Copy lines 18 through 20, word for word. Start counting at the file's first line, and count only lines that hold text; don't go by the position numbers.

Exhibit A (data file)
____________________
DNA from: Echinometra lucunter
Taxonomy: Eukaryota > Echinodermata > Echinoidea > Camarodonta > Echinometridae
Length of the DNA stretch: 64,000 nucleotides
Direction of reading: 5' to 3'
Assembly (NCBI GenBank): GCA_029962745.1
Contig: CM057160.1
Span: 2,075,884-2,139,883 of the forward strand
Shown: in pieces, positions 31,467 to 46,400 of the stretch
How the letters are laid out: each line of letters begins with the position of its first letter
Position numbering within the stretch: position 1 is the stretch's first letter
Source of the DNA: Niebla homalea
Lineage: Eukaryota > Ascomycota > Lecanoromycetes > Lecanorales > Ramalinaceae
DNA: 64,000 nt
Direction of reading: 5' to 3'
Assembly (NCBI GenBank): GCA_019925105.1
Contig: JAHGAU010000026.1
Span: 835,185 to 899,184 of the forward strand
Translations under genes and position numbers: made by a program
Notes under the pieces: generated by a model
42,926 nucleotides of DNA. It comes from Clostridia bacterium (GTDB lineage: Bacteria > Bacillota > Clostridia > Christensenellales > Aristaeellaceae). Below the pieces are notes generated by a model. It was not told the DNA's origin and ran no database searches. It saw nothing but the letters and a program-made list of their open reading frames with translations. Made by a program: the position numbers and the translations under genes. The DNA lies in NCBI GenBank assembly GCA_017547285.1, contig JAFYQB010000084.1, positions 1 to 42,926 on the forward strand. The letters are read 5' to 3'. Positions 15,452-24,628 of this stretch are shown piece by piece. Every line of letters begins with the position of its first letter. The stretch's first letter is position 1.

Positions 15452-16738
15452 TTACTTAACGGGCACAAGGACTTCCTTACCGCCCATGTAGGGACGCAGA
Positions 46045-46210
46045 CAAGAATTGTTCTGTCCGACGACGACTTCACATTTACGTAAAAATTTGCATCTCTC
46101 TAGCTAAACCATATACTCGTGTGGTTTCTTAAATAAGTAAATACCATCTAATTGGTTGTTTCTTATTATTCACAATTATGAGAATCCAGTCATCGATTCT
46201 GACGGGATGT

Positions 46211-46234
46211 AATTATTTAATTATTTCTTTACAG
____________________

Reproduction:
Translations under genes and position numbers: made by a program
Notes under the pieces: generated by a model
42,926 nucleotides of DNA. It comes from Clostridia bacterium (GTDB lineage: Bacteria > Bacillota > Clostridia > Christensenellales > Aristaeellaceae). Below the pieces are notes generated by a model. It was not told the DNA's origin and ran no database searches. It saw nothing but the letters and a program-made list of their open reading frames with translations. Made by a program: the position numbers and the translations under genes. The DNA lies in NCBI GenBank assembly GCA_017547285.1, contig JAFYQB010000084.1, positions 1 to 42,926 on the forward strand. The letters are read 5' to 3'. Positions 15,452-24,628 of this stretch are shown piece by piece. Every line of letters begins with the position of its first letter. The stretch's first letter is position 1.